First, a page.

Customers view Harley-Davidson Inc. motorcycles at the company’s dealership in South San Francisco, California, U.S., on Tuesday, June 26, 2018.
Harley-Davidson’s first-quarter profit fell 26.7% as the motorcycle company struggled with falling demand as well as higher costs from U.S. tariffs on raw materials and European taxes on imports of its motorcycles.
Here’s how the company did compared with what Wall Street expected:
- Adjusted earnings: 98 cents per share vs. 65 cents per share forecast by Refinitiv.
- Revenue: $1.19 billion vs. $1.19 billion forecast by Refinitiv.
Excluding the impact of tariffs and restructuring costs, the company said Tuesday its net income fell to $127.9 million, or 80 cents per share, in the first quarter ended March 31 from $174.76 million, or $1.03 per share, a year earlier.
Revenue from motorcycles and related products fell 12.3 percent to $1.19 billion.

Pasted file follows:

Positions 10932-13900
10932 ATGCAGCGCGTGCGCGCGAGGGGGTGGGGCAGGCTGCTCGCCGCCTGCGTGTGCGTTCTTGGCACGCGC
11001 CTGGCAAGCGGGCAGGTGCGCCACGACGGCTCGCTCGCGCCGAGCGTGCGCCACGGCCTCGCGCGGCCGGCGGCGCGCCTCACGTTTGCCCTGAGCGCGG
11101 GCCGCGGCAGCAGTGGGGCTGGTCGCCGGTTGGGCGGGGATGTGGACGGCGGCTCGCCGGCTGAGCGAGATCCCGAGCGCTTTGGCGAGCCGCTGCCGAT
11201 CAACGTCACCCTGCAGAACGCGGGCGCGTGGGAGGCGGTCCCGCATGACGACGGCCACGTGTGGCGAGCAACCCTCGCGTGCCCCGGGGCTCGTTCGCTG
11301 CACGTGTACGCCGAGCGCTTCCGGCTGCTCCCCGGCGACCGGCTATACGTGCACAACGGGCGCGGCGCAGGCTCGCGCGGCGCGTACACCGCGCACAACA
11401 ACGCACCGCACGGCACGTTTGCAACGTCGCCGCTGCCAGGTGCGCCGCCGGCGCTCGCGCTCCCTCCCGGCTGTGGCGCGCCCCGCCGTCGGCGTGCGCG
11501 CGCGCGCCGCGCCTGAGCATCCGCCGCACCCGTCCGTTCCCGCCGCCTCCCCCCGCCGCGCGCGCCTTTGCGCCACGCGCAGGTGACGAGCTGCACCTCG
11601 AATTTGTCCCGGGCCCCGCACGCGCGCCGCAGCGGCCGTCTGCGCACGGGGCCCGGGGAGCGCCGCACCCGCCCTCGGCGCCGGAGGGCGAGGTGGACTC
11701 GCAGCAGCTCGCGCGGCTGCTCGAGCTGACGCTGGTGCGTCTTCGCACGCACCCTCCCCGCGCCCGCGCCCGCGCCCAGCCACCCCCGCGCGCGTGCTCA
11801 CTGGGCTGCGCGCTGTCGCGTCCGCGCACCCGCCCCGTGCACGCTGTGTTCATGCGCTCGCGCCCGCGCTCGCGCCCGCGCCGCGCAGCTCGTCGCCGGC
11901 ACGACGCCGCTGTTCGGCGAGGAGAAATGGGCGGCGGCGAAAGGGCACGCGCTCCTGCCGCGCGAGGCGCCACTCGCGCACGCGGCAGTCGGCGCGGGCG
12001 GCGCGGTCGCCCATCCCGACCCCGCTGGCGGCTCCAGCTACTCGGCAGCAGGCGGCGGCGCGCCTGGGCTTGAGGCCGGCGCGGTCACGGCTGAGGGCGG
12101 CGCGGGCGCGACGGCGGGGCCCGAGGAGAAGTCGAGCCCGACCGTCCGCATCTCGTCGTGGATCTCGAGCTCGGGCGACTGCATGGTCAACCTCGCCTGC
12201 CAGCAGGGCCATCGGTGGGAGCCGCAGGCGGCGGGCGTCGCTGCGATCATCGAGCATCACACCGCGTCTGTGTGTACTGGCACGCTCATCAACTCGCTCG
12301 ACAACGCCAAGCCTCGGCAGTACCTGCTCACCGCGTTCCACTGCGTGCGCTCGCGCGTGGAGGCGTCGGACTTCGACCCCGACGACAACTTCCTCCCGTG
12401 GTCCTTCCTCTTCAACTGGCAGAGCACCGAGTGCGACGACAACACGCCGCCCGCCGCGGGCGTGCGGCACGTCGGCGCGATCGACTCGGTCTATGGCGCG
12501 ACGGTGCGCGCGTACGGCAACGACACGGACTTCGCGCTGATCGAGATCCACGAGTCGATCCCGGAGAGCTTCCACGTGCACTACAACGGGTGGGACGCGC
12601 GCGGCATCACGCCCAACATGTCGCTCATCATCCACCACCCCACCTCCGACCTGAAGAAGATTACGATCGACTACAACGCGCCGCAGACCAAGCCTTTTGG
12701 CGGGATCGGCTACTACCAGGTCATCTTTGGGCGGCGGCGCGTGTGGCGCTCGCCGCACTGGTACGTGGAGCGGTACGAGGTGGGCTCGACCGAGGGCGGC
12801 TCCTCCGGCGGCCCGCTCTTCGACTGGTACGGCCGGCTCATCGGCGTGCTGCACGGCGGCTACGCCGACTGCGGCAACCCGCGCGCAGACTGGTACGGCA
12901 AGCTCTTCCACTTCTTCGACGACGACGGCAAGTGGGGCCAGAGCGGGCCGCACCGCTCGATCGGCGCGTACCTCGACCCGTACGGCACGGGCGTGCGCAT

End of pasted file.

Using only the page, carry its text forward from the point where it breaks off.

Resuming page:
Its shares jumped by about 2 percent on the better-than-expected earnings.
The motorcycle maker has struggled with a drop in sales in the U.S. amid fears that younger buyers are less interested in motorcycles than previous generations. Last quarter, the company’s shares tanked after it released earnings that missed analysts’ expectations.
President Donald Trump said in a tweet that the company has struggled with tariffs from the EU and has had to move jobs overseas as a result. “So unfair to U.S. We will Reciprocate!” he tweeted Tuesday.
The company has been trying to get more people excited about riding motorcycles again. In November, it started to preview its LiveWire electric motorcycle in the U.S. and Europe in an attempt to attract more riders overall, including younger ones.
Harley-Davidson also unveiled a ten-year plan in 2017 to attract 2 million new riders by 2027. In addition to investing in electric bikes, it’s set up schools across the country to teach people how to ride.